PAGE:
How can parents tell if their child is being bullied online, if they won’t open up to them about it? Clinical Psychologist and Cyber Expert Jordan Foster from ySafe suggests that the signs may not always be so obvious to parents.
1. They’re being secretive with their devices
‘Kids and especially teenagers are naturally secretive with their devices, they value their privacy’ Jordan explains. ‘But if you notice them being more secretive than normal such as leaving the room to use their device, then this is a red flag’.
2. They’re constantly checking their devices
‘Parents often say they assume if their child is being bullied, then they won’t even want to look at their phone’ says Jordan, ‘It’s the opposite. When a young person is being bullied online they will check their devices constantly’.
3. They don’t want to go to school
‘If your child is normally happy or content to get up and go to school and this suddenly changes, then this is another major red flag’, ‘Whilst the bullying might take place online, they will still feel great shame in going to school and facing their peers who know about the bullying or took part in it’ says Jordan.
4. They’re reluctant to switch off at night
‘It can be easier to enforce rules around devices at bedtime for younger kids, but teens are often given the privilege of taking their device to bed at night’ explains Jordan, ‘If your teen seems more tired than usual then chances are they’re staying up late checking their devices’. ‘I suggest installing parental controls to switch off the internet at bed time, this is the only solution to preventing them staying up later than they should, if you’re not able to confiscate the device’.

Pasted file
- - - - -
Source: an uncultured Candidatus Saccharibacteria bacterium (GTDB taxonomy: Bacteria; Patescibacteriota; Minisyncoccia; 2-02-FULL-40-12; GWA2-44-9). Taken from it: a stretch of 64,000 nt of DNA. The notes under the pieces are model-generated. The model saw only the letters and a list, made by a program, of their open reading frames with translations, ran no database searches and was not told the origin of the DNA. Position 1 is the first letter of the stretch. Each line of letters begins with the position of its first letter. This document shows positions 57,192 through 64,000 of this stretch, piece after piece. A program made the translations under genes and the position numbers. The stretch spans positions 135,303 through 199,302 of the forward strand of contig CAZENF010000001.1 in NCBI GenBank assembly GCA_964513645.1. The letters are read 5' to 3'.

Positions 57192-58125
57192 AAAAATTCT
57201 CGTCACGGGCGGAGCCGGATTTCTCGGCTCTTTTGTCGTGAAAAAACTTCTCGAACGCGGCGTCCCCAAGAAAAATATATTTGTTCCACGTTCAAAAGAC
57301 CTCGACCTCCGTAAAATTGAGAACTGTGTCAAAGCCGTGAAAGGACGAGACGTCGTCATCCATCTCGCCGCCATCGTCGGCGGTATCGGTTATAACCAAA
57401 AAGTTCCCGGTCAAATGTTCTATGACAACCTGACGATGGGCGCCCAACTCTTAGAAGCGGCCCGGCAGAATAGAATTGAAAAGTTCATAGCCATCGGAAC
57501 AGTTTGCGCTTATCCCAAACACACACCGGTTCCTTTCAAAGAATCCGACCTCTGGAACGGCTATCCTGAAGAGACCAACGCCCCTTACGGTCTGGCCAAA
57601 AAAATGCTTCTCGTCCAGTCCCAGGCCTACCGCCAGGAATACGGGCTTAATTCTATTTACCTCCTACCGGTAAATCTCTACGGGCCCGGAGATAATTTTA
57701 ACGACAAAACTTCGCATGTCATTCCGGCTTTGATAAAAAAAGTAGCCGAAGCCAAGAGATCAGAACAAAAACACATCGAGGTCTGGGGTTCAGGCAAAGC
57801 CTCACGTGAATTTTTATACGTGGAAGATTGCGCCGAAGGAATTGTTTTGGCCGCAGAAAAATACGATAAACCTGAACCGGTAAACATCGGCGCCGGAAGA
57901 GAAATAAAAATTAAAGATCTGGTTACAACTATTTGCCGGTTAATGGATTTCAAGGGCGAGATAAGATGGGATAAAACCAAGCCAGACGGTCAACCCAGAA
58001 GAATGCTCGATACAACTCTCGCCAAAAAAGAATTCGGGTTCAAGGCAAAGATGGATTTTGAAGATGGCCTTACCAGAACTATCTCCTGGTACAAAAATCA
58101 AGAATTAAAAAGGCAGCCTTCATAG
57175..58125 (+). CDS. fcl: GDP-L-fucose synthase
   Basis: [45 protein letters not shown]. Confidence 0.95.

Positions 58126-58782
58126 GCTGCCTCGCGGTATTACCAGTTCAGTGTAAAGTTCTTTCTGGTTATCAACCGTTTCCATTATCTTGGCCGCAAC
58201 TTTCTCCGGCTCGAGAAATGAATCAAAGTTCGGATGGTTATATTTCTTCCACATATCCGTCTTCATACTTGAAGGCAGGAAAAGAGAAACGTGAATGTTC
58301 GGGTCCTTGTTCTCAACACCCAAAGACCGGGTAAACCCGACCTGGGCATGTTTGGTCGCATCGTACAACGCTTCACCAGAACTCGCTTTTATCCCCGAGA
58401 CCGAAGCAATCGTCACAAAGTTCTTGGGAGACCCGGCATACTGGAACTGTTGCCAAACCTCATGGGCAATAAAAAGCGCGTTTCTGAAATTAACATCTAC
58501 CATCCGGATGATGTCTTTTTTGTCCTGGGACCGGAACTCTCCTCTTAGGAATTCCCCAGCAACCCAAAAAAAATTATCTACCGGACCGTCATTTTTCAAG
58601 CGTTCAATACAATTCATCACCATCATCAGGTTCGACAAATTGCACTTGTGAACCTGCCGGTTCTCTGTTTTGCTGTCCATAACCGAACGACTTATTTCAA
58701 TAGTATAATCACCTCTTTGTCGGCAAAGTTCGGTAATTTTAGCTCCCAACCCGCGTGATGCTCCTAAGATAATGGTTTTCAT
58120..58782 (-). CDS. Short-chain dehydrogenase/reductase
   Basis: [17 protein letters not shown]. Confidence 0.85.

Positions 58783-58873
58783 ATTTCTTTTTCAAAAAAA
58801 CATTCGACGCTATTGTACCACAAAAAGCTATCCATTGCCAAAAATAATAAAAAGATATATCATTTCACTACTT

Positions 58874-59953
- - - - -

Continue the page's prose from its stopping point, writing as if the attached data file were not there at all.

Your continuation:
5.They seem anxious or moody
‘This is the most obvious sign of cyber bullying’ explains Jordan. ‘If your child seems to be stressed and withdrawn or emotional then there’s definitely something wrong’. Getting to the bottom of the issue can be quite difficult, but perseverance is key.
What can parents do?
‘It’s quite difficult sometimes for teens to admit they’re being bullied online, they worry that parents will intervene or even take devices away – but it’s vital to talk to them about it’ says Jordan, ‘Sometimes just getting it off their chest is a great start and then figuring out how to solve the problem together is the next step’. Cyber bullying occurs in varying degrees, so it’s important to gain a full understanding of the severity of the bullying. If you suspect your child is being severely bullied, try and find out what social media platform it is occurring on. If it is a post or page that can be removed, it needs to be taken down. Most major social media platforms have Family Help Centres that give you step-by-step instructions on how to remove cyber bullying content of your child. Alternatively, parents can visit the eSafety website (www.esafety.gov.au) and find out more information on how to delete cyber bullying content.
At Family Zone, we understand that navigating this journey as a parent is difficult. But you're not in it alone - our team of Cyber Experts, including ySafe, can help you sort out what apps and content are appropriate for your child, and provide you with the tools and resources to help you protect your children online.
Cyberbullying has bloomed like an out-of-control virus during the COVID-19 pandemic. But in this case, handwashing - or for that matter ...
We know these things can happen when kids go online. But not our kids. So let's just say "We heard about a child who ..."
It's not just how much screen-time we use. It's the way we use it.